Ivan Iuvachev

The following article is from The Great Soviet Encyclopedia (1979). It might be outdated or ideologically biased.

Iuvachev, Ivan Pavlovich


(pen name, I. P. Miroliubov). Born Feb. 23 (Mar. 6), 1860, in St. Petersburg; died 1936 in Leningrad (?). Russian revolutionary; member of the People’s Will. Michman (ensign).

The son of a palace floor polisher, Iuvachev graduated from the Naval School in St. Petersburg in 1878 and served on the Black Sea. In 1881, in Nikolaev, he became an associate of M. Iu. Ashenbrenner; he organized a People’s Will group of naval officers. In February 1883 he was betrayed by S. P. Degaev and arrested. Iuvachev was condemned to death in the Trial of the 14, but the sentence was subsequently commuted to 15 years’ hard labor. Until 1886 he served his sentence at the Shlissel’burg Fortress, where he became mentally ill. Subsequently transferred to Sakhalin, he remained on the island until 1895. In 1897 he returned to European Russia, where he became a contributor to Istoricheskii vestnik.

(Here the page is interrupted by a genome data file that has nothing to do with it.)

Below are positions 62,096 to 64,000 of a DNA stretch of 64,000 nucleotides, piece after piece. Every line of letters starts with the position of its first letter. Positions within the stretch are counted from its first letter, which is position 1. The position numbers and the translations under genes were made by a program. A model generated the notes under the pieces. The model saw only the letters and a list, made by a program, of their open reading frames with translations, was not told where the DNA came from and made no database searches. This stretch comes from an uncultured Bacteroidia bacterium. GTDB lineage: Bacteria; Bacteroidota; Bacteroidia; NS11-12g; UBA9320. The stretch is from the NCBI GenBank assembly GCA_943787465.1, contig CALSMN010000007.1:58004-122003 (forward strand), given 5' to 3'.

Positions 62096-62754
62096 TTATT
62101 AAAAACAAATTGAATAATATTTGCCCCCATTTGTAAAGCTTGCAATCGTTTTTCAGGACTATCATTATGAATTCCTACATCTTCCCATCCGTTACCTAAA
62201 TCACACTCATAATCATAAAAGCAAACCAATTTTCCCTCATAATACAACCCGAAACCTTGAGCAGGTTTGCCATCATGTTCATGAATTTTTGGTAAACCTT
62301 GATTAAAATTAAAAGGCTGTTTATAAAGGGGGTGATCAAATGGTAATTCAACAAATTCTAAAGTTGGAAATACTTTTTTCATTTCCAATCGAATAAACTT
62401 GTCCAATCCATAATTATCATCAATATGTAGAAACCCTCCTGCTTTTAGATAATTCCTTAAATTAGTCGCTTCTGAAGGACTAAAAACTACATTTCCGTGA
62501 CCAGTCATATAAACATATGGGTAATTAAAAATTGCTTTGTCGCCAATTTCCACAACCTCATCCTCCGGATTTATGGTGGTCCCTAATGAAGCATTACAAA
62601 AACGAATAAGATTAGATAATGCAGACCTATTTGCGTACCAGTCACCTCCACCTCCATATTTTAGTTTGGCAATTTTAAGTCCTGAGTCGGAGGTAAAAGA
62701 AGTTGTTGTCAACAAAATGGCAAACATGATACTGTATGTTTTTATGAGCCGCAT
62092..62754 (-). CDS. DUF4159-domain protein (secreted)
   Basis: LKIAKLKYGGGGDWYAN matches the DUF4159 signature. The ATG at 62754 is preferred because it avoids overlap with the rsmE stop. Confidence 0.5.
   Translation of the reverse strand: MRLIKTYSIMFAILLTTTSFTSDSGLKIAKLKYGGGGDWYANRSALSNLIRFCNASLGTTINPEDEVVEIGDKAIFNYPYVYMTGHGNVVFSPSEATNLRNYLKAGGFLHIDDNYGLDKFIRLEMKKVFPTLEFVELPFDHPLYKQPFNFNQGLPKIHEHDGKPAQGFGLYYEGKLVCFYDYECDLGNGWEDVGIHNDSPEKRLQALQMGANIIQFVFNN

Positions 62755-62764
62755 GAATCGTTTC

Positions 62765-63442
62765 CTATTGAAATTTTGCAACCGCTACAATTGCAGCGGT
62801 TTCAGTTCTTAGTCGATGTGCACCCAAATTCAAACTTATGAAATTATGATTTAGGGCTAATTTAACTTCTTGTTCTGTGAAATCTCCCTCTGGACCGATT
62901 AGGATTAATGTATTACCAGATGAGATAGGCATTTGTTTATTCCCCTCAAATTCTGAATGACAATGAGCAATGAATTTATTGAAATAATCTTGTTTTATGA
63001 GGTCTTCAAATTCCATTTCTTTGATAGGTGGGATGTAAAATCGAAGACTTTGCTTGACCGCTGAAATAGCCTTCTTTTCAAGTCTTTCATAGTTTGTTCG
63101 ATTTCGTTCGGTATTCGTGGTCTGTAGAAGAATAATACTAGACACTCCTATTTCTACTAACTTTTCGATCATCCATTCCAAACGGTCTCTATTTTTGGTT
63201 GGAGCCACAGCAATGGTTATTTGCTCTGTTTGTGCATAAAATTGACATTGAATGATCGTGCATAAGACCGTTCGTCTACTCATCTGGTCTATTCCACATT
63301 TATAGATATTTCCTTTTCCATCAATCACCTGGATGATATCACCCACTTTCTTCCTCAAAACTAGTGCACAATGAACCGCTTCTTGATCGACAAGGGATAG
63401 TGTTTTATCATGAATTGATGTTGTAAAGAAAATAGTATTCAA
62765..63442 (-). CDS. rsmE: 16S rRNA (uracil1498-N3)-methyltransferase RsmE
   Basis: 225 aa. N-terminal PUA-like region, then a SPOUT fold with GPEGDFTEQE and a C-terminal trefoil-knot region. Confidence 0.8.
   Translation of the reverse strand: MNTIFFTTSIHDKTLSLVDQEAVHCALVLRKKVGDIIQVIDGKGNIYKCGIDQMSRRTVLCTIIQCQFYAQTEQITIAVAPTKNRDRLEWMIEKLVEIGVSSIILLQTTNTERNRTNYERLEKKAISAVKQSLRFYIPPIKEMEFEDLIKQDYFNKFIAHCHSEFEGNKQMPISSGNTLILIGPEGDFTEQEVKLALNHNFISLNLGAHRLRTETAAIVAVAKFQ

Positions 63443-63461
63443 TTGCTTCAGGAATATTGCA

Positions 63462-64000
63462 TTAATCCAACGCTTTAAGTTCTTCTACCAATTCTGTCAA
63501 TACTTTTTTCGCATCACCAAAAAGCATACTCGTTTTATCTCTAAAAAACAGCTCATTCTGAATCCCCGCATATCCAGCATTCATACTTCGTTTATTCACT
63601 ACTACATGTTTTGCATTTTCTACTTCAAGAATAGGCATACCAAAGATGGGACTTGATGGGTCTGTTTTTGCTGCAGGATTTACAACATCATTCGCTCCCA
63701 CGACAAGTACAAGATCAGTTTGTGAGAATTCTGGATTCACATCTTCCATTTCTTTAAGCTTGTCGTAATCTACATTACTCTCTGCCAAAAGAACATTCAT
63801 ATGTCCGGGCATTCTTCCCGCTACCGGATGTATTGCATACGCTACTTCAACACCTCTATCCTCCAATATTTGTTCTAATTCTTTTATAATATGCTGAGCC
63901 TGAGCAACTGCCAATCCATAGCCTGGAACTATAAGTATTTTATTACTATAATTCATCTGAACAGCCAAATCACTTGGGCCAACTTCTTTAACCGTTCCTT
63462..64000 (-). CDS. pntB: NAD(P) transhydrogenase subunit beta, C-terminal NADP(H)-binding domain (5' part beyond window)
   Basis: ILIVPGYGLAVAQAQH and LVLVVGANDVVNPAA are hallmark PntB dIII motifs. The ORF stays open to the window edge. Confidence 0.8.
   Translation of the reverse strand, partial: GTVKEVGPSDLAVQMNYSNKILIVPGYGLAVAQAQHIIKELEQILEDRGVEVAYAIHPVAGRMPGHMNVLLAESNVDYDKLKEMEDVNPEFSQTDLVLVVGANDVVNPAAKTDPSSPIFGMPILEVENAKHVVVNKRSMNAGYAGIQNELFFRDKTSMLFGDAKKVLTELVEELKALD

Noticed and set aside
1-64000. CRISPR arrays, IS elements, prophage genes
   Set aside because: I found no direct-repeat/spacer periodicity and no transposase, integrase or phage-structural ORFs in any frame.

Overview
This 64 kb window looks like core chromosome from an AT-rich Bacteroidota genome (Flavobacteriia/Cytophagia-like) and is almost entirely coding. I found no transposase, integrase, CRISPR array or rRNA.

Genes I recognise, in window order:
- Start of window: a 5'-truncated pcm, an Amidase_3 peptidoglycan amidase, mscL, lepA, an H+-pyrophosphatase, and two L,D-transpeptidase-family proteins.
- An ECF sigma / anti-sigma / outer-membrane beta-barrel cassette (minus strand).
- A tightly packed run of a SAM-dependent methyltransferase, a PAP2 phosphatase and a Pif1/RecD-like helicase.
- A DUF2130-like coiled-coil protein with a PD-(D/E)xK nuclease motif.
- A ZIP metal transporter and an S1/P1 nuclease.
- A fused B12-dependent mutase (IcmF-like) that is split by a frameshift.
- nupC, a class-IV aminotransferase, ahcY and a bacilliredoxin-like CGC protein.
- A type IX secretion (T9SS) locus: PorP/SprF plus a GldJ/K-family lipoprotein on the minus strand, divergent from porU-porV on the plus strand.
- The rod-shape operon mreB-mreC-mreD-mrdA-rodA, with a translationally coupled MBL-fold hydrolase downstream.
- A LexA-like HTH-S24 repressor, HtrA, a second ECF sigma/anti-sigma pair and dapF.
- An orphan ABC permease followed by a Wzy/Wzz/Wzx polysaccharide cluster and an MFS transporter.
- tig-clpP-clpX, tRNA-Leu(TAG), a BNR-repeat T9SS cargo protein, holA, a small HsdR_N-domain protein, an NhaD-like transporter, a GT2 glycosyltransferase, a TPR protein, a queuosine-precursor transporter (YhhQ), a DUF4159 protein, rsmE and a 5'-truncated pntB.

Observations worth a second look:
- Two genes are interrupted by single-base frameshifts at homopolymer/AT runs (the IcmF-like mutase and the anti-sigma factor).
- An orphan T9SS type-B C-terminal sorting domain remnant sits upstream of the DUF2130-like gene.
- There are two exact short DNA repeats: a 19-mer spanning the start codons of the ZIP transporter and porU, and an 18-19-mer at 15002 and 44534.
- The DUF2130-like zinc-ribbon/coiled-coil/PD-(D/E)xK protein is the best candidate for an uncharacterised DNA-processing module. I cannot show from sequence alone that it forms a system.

Iuvachev made a journey to the Middle East and took part in several geographic expeditions.


Vosem’ let na Sakhaline. St. Petersburg, 1901.
Mezhdu mirom i monastyrem: Ocherki i rasskazy. St. Petersburg, 1903.
Shlissel’burgskaia kreposl’. Moscow, 1907.


Ashenbrenner, M. Iu. Voennaia organizatsiia “Narodnoi voli” i drugie vospominaniia (1860–1904). Moscow, 1924.
Selivanov, V. Moriaki-narodovol’tsy. Moscow, 1931.
The Great Soviet Encyclopedia, 3rd Edition (1970-1979). © 2010 The Gale Group, Inc. All rights reserved.